10. Bernstein, M. P., Sandford, S. A., Allamandola, L. J., Gillette, J. S., Clemett, S. J. and Zare, R. N.: 1999, UV Irradiation of Polycyclic Aromatic Hydrocarbons in Ices: Production of Alcohols, Quinones, and Ethers, Science 283, 1135–1138.Google Scholar
  11. Blocher, M., Liu, D., Walde, P. and Luisi, P. L.: 1999, Liposome-Assisted Selective Polycondensation of A-Amino Acids and Peptides, ISSOL'99, San Diego, CA, USA, Abstract c1.7.Google Scholar
  12. Borman, S.: 1997, Combinatorial Chemistry, Chemical & Engineering News 24 (February): 43–62.Google Scholar
  13. Cairns-Smith, G.: 1982, Genetic Takeover and the Mineral Origins of Life, Cambridge, UK, Cambridge University Press.Google Scholar
  14. Cavalier-Smith, T.: 1995, Biodiversity and Evolution, M. Kato and Y. Doi. Tokyo, National Science Museum Foundation.Google Scholar
  15. Cech, T. R.: 1993, The Efficiency and Versatility of Catalytic RNA: Implications for an RNA world, Gene 135(1–2), 33–36.Google Scholar
  16. Chakrabarti, A., Breaker, R. R., Joyce, G. F. and Deamer, D. W.: 1994, Production of RNA by a Polymerase Protein Encapsulated within Phospholipid Vesicles, J. Mol. Evol. 39, 555–559.Google Scholar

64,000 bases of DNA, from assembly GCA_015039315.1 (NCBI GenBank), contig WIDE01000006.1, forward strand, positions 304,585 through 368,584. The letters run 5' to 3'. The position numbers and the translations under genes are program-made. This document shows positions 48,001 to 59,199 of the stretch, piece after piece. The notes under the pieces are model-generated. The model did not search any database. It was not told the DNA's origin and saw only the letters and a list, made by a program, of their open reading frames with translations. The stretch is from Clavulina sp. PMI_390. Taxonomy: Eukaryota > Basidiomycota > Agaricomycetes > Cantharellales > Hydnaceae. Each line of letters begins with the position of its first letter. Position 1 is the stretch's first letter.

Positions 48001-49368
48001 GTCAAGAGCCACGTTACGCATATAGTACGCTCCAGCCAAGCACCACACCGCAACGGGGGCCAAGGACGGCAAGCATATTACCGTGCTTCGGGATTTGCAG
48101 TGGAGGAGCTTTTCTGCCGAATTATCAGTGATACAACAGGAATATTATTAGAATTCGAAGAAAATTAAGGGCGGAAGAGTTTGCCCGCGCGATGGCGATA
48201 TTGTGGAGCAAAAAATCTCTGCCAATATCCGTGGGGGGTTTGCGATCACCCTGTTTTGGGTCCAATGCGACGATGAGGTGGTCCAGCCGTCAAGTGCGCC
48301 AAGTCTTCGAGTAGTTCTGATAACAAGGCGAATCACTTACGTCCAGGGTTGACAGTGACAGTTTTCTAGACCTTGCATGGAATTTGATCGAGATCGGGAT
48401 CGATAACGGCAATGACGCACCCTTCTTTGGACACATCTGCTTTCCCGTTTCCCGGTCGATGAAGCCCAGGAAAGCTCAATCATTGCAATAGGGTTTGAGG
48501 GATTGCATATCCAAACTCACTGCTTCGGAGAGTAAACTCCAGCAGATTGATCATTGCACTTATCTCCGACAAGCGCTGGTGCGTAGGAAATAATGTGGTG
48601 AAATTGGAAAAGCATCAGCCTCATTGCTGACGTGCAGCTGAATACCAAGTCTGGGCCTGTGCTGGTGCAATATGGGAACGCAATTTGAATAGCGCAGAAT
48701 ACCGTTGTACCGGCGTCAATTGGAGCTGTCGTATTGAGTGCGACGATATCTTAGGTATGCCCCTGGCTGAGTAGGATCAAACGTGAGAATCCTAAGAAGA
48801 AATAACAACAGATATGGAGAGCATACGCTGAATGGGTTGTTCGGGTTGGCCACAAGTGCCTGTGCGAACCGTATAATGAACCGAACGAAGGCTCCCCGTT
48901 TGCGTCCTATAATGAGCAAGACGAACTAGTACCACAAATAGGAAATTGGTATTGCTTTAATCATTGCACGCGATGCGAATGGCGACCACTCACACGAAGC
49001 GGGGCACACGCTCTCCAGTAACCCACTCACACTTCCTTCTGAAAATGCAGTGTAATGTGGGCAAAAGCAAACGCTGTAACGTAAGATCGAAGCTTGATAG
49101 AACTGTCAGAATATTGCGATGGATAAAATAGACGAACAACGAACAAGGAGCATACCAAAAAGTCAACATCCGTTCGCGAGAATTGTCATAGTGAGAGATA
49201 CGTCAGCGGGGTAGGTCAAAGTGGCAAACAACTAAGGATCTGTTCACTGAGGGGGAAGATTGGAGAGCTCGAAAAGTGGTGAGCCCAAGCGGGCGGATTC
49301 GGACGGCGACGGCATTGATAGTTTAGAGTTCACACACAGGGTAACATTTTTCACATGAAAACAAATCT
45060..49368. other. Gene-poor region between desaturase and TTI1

17. Chyba, C. F. and Sagan, C.: 1992, Endogenous Production, Exogenous Delivery and Impact-Shock Synthesis of Organic Molecules: An Inventory for the Origin of Life, Nature 355, 125–132.Google Scholar
  18. Collins, J.: 1997, 'Phage display', in W. H. Moos, M. R. Pavia, A. D. Ellington and B. K. Kay (eds.), Annual reports in Combinatorial Chemistry and Molecular Diversity, Leiden, 1, 210–262.Google Scholar
  19. Cronin, J. R., Pizzarello, S. and Cruickshank, D. P.: 1988, 'Organic Matter in Carbonaceous Chondrites, Planetary Satellites, Asteroids and Comets', in J. F. Kerridge and M. S. Matthews (eds.), Meteorites and the Early Solar System, Tucson AZ, University of Arizona Press, 819–857.Google Scholar
  20. Cuccovia, I. M., Quina, F. H. and Chaimovich, H.: 1982, A Remarkable Enhancement of the Rate of Ester Thiolysis by Synthetic Amphiphile Vesicles, Tetrahedron 38(7), 917–920.Google Scholar
  21. de Graaf, R. M., Visscher, J. and Schwarz, A. W.: 1995, A Plausibly Prebiotic Synthesis of Phosphonic Acids, Nature 378, 474–477.Google Scholar
  22. Deamer, D. W.: 1985, Boundary Structures are Formed by Organic Components of the Murchison Carbonaceous Chondrite, Nature 317, 792–794.Google Scholar
  23. Deamer, D. W.: 1992, Polycyclic Hydrocarbons: Primitive Pigment Systems in the Prebiotic Environment, Adv. Space Res. 12, 183–189.Google Scholar
  24. Deamer, D. W.: 1997, The First Living Systems: A Bioenergetic Perspective, Microbiol. Molecular Biology Reviews 61, 239–261.Google Scholar
  25. Deamer, D.W. and Boatman, D. E.: 1980, An Enzymatically Driven Membrane Reconstitution from Solubilized Components, J. Cell Biol. 84, 461–467.Google Scholar
  26. Deamer, D. W. and Pashley, R. M.: 1989, Amphiphilic Components of Carbonaceous Meteorites, Origins Life Evol. Biosphere 19, 21–33.Google Scholar